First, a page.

20 Jan Doctors to raise funds taking part in Colchester 10k Run
Two palliative care doctors have started training to take part in the Colchester 10k Run to raise money for the Time Garden Appeal.
Dr Hattie Roebuck and Dr Julia Thompson, who are both consultants in palliative medicine, are appealing to colleagues and members of the public to join them on Sunday 14 May to support the appeal.
It aims to raise about £160,000 to develop a special garden for patients who are in their last weeks and days of life, and their families, at Colchester General Hospital where the two doctors are both based. The appeal has so far raised almost £26,000.
The Time Garden will include a self-contained log cabin which will be used by patients, including bed-bound patients, and their families. The cabin will have facilities for refreshments and music, and careful planting will help to provide privacy.
Dr Thompson, 41, who lives in Chappel, said: “It would be difficult to find anyone less ‘sporty’ than Hattie and I but we’re both passionate about the Time Garden project so at the beginning of this year decided to do something about it by putting ourselves forward for the Colchester 10k Run.
“The hospital’s wards are so busy and it can be quite stressful for patients, particularly those who are nearing the end of life, but a time garden would be a quiet and relaxing place where they can spend quality time with their families.
“In many cases, patients on the wards only see artificial light and the Time Garden will give them with an opportunity to go outside and to get some fresh air.”
Dr Roebuck, 43, who lives in Coggeshall, said: “The garden will add quality to what we can offer patients who are approaching the end of their lives.
“It’s the sort of facility that is already available in hospices but that should also be provided at hospitals.
“We’re encouraging colleagues and members of the public to join us in May so we can raise as much money as possible.”
Dr Thompson, who has sons Toby, four, and Samuel, nine, said that, with the exception of family walks, she hadn’t exercised much since becoming a mother.
She is currently following a 14-week training programme and has been running with her older son at 6am.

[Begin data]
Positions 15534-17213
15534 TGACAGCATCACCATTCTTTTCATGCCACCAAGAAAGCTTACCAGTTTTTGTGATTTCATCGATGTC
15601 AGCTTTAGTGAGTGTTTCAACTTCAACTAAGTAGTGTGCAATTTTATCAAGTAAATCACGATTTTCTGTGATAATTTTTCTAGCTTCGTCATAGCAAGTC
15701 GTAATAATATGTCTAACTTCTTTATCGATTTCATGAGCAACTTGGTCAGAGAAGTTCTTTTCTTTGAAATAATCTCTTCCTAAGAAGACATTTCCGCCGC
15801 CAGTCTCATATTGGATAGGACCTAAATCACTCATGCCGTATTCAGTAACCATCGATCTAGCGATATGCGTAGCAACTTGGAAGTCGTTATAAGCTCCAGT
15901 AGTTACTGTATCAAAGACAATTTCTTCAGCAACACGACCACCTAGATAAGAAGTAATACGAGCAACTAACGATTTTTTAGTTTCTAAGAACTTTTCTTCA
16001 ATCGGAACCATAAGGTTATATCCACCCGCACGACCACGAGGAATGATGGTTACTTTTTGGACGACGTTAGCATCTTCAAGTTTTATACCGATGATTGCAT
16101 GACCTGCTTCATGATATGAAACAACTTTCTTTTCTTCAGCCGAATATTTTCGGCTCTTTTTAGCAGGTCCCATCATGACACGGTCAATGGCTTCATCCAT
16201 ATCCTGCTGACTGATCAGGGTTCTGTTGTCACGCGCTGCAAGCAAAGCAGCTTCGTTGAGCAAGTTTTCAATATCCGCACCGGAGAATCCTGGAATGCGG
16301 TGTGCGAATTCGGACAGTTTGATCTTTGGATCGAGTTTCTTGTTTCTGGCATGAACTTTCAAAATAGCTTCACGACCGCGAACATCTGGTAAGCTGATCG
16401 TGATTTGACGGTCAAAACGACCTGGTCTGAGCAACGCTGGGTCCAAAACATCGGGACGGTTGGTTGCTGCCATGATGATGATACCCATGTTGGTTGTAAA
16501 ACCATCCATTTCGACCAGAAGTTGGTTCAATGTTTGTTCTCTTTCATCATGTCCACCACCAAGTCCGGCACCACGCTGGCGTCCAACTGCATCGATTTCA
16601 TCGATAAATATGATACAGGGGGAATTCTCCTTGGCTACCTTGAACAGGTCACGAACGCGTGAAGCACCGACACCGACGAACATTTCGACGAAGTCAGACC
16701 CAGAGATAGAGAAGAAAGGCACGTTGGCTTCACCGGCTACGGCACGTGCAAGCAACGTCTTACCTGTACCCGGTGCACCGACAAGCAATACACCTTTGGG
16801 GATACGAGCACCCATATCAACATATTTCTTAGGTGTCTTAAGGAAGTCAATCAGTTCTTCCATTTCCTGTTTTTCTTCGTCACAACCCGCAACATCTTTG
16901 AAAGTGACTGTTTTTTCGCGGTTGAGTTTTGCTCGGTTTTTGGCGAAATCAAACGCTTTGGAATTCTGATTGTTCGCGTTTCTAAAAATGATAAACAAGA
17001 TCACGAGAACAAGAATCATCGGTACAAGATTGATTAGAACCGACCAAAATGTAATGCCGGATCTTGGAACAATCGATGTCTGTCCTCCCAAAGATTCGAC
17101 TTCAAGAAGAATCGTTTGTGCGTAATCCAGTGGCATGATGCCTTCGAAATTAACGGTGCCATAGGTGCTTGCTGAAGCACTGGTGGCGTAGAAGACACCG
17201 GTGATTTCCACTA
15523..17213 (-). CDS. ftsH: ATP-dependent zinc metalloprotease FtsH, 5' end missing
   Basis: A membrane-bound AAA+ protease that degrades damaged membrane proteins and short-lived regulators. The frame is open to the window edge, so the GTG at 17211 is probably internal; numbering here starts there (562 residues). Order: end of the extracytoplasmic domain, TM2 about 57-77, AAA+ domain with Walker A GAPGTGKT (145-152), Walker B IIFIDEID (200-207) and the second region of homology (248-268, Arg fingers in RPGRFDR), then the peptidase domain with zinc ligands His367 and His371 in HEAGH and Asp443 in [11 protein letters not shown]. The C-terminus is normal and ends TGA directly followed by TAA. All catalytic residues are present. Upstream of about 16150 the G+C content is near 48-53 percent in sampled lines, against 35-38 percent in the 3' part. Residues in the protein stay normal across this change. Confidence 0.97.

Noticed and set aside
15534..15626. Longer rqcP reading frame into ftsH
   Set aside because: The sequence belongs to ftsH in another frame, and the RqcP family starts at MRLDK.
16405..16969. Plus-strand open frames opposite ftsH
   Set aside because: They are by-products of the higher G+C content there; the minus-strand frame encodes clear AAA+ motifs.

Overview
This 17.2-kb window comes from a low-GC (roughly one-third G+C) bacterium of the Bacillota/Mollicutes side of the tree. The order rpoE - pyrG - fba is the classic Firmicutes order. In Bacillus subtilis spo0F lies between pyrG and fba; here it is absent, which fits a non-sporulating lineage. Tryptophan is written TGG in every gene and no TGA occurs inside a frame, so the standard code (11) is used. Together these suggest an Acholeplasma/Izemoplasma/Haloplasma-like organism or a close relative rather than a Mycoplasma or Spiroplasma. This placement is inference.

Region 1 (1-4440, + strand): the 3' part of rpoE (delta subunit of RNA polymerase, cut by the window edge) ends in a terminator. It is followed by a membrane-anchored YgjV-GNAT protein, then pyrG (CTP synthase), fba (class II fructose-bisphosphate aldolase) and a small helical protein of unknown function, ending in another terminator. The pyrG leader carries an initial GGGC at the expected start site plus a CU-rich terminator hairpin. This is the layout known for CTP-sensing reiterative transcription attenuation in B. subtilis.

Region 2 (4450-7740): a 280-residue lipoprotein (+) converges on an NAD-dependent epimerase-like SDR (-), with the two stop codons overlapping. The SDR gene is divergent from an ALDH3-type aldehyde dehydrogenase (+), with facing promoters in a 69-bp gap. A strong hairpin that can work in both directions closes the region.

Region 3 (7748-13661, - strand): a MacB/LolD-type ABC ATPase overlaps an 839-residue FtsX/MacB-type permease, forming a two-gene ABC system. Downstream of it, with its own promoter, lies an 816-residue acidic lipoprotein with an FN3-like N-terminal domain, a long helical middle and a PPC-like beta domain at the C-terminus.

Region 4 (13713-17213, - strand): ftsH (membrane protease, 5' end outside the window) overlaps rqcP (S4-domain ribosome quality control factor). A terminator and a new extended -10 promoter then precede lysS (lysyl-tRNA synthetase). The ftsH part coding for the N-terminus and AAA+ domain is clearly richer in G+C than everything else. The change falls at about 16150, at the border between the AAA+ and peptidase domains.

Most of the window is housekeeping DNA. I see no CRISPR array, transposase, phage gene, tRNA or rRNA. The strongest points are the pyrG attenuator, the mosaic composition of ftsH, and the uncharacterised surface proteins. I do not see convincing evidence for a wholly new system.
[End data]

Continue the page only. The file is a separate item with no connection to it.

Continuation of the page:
Dr Roebuck, who has been out running as early at 5.30am, has already sustained an ankle tendon injury.
The physiotherapist who treated her said her injury was caused by her lack of conditioning.
Dr Roebuck, who has daughters Emily, eight, and Isabel, six, said she only made the lacrosse second team at school although in the past six months she’s taken up yoga to help improve her suppleness and to relax.
In July last year, she and about 20 of her colleagues raised £2,500 for the Time Garden Appeal by taking part in the 10-mile Colchester Starlight Walk.
The Time Garden at Colchester General Hospital will be a place for quiet contemplation, peaceful reflection and privacy for terminally ill patients to spend time, either on their own or with loved ones.
It could also be used for weddings involving a patient who is terminally ill and for patients to be re-united and spend time with a much-loved pet.
The Time Garden, which will be created in the courtyard between the Emergency Assessment Unit (EAU) and Radiotherapy Centre, will be open all-year round.
Research shows that green space and gardens in hospitals can benefit patients’ health and wellbeing, and can even improve the health of some patients.
The idea for a garden at Colchester General Hospital for terminally ill patients and their families originated from a visit last year made by staff, including Dr Thompson, to Frimley Park Hospital, Surrey, which already has a Time Garden.
Colchester Hospitals Charity (CoHoC) has created a Time Garden Appeal to which donations can be made.
* Anyone wishing to take part in the Colchester 10k Run in support of the Time Garden Appeal can enter online via http://colchester10k.com and should make Dr Roebuck and Dr Thompson aware by contacting Teresa Steadman from the Hospital Palliative Care Team: 01206 746272 or firstname.lastname@example.org